When Interview magazine announced it was folding in May—temporarily, it turns out—social media responded with the kind of outpouring of grief and reverence normally reserved for the passing of an A-list star. The reaction would have made Andy Warhol proud. Founded by the artist in 1969, originally as a film journal, Interview went on to become the chronicle of cool, its chatty pages filled with only the most social, fabulous, and free-wheeling members of the fashion, film, and art worlds. And splashed with vibrant colors, the magazine’s celebrity covers of the 1970s and ’80s both reflected and broadcast the electricity of its contents. Many assumed Warhol created them; few knew they were actually the work of the late Richard Bernstein.
Though largely unknown today, Bernstein, a handsome and stylish Bronx-born artist, was at the center of a fantastically connected crew. Grace Jones, whose first few album covers he designed before introducing her to her future husband and artistic collaborator, Jean-Paul Goude, was his best friend. The photographer and society girl Berry Berenson, whom he introduced as well to her future husband, Anthony Perkins, was once his fiancée. (No matter that Bernstein—and Perkins—were gay). He swung through London in the ’60s with Twiggy; took center stage nearly every night at Max’s Kansas City and Studio 54 in the ’70s; and spent more than 30 years living and working in the former ballroom of Manhattan’s famed Chelsea Hotel. His gallery shows, where he exhibited (though failed to really sell) his vivid Pop art, drew the likes of David Bowie, Roman Polanski, Margaux Hemingway, Yoko Ono, and Karl Lagerfeld.
“This guy had a life!” says Roger Padilha, whose new book, Richard Bernstein: Starmaker—Andy Warhol’s Cover Artist, written with his brother, Mauricio Padilha, contains all the titillating details, including the orgies that Bernstein participated in at the behest of Salvador and Gala Dalí.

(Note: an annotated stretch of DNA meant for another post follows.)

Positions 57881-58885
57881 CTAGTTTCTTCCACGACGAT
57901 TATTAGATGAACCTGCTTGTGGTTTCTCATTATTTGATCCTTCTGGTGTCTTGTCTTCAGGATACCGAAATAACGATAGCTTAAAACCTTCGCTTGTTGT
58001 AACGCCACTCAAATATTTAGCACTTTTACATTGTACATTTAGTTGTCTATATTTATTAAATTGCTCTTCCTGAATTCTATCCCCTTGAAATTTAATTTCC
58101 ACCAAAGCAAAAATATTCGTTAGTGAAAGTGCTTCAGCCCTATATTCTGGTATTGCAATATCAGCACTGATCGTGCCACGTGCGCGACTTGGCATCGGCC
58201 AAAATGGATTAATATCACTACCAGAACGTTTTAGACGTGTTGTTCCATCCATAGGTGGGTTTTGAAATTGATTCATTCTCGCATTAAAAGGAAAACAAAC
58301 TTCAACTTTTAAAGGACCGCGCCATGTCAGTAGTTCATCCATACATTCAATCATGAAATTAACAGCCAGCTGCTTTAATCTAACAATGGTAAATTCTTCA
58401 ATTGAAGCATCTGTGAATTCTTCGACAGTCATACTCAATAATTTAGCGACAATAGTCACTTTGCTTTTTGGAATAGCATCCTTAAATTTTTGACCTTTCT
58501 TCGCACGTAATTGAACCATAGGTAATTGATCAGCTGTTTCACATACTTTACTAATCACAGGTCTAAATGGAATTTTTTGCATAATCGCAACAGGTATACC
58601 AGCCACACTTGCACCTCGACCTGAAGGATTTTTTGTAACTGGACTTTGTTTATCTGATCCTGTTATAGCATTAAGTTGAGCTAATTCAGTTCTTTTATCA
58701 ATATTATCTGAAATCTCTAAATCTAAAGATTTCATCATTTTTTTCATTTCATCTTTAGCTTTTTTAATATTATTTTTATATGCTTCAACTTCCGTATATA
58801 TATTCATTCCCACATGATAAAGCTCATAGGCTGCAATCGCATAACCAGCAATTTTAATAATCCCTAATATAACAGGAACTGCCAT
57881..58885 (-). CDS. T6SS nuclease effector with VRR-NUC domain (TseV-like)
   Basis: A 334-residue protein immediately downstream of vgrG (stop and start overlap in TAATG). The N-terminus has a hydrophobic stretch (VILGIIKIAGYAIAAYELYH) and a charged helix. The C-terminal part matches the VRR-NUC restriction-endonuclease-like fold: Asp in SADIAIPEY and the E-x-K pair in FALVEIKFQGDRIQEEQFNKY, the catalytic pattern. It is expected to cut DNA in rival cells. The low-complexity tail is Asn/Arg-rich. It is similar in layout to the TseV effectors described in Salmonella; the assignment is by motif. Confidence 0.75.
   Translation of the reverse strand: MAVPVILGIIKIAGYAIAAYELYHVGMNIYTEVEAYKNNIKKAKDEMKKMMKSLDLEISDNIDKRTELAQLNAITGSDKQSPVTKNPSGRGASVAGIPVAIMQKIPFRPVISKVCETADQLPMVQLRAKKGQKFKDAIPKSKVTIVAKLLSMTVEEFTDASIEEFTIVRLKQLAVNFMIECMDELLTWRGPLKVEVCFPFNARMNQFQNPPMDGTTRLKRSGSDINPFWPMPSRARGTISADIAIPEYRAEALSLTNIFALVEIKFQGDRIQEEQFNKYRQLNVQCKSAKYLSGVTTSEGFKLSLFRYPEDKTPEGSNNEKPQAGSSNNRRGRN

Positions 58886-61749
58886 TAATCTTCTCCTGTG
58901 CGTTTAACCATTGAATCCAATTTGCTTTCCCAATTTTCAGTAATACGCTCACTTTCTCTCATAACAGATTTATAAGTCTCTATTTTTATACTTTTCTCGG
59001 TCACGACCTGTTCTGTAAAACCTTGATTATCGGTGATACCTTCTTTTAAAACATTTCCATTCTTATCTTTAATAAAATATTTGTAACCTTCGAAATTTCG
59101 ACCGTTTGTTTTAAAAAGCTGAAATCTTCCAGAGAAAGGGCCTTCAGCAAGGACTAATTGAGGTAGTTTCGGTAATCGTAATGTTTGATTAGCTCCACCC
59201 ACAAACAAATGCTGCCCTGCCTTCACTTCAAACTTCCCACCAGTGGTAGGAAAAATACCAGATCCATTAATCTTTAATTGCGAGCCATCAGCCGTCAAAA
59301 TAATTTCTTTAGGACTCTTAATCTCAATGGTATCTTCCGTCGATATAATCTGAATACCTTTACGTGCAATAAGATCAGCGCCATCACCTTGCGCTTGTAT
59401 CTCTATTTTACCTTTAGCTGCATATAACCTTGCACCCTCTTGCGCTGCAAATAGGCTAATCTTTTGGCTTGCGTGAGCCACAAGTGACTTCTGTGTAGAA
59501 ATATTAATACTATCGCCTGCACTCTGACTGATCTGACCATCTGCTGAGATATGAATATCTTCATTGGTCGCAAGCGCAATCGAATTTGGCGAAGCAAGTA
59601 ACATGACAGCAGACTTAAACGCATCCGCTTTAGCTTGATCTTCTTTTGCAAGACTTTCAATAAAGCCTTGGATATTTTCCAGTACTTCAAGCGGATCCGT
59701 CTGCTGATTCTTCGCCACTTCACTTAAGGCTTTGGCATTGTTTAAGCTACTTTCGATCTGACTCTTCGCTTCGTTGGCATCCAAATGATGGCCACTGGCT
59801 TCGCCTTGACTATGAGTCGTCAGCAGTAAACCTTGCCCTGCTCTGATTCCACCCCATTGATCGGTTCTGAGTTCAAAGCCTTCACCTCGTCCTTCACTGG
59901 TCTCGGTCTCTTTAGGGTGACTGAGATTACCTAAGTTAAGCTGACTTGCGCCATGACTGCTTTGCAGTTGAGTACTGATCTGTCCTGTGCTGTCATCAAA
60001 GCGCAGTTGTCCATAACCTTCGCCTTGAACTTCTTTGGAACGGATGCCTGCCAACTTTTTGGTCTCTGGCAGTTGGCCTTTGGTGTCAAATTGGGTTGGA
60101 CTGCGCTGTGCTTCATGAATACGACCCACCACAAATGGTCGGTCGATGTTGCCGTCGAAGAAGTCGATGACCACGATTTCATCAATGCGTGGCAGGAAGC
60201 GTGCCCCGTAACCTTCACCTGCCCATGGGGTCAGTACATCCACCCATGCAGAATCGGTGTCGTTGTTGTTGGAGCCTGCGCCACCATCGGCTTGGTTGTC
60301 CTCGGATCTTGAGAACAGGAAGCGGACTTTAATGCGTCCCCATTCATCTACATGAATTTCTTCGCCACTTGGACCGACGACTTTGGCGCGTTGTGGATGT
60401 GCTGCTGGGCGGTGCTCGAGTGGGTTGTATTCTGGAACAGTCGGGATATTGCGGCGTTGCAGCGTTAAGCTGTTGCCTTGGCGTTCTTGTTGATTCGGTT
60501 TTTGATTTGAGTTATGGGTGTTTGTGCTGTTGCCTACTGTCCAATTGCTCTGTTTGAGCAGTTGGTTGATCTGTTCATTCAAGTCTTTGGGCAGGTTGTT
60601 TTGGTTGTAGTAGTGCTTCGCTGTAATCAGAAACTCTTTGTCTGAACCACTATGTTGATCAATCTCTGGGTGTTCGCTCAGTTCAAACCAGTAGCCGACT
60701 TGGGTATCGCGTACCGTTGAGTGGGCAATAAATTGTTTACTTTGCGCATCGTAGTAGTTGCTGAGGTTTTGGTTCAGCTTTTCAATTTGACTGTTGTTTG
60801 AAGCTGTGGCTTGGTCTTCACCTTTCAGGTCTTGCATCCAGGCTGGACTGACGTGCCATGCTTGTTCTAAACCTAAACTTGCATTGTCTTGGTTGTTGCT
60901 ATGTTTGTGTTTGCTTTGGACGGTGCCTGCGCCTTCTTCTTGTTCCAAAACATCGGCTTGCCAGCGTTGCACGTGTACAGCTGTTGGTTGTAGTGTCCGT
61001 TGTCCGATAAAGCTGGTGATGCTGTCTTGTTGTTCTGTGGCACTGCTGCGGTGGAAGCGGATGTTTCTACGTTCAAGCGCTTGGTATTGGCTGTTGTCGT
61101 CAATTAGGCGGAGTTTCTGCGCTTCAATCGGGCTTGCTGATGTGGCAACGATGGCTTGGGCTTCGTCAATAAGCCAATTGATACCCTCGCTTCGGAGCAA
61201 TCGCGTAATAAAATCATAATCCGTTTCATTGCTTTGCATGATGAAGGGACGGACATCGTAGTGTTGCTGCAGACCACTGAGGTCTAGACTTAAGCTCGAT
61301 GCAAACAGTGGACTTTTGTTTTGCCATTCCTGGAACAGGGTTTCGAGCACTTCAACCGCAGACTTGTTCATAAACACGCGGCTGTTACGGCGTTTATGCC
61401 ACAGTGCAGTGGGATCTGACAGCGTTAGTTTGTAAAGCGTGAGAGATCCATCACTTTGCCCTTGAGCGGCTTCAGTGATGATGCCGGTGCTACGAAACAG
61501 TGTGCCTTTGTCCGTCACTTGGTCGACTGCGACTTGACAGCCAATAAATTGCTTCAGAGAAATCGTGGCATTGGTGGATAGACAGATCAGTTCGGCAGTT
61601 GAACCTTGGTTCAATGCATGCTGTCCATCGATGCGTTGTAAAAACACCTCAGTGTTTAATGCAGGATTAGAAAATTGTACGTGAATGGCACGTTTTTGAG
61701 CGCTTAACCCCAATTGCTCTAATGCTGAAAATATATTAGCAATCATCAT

Perhaps wary of the potential competition, Warhol enlisted Bernstein in 1972 to design Interview’s covers. Though commercial work at the time generally sounded the death knell of a fine-arts career, Bernstein, whose lifestyle belied his dire finances—“he’d take a limo to the deli,” notes Mauricio—readily accepted the job. He infused the magazine’s covers with go-go glamour and created a hyperkinetic, handwritten logo that, as Mauricio points out, “looked as though he was high on coke when he did it.” (Given his copious drug use, he probably was.) As the years went on and Bernstein was allowed more autonomy, the covers became even more exhilarating. Coated in layers of neon paint and makeup, and silhouetted in white (a technique later lifted by the artist Richard Phillips for his “Most Wanted” portrait series), the stars seemed to jump off the page. As Grace Jones put it, “Richard’s art made you look unbelievable…You didn’t have to go in already made up for him. He did the makeup on you. And it was magic.”
Alas, harsh reality set in when Warhol died, in 1987, following a gallbladder operation. Soon thereafter, Shelley Wanger was brought in to the publication to lead the charge, replacing Gael Love; and, as new editors are wont to do, she shook up the look of the magazine, leaving Bernstein out of a job. He continued to work on his art through the ’90s, but drugs and a lack of income took their toll. In 2002, he was found dead, at the age of 62, in his Chelsea Hotel loft. Some reports claim he died of complications from HIV; others, of a heart condition. Likely, it was suicide. “The end of his story is definitely a bummer,” Roger says. “But the life he led was extraordinary. He participated in everything in the late 20th century. All the incredible work of that era—if Richard didn’t do it, he had a hand in it.”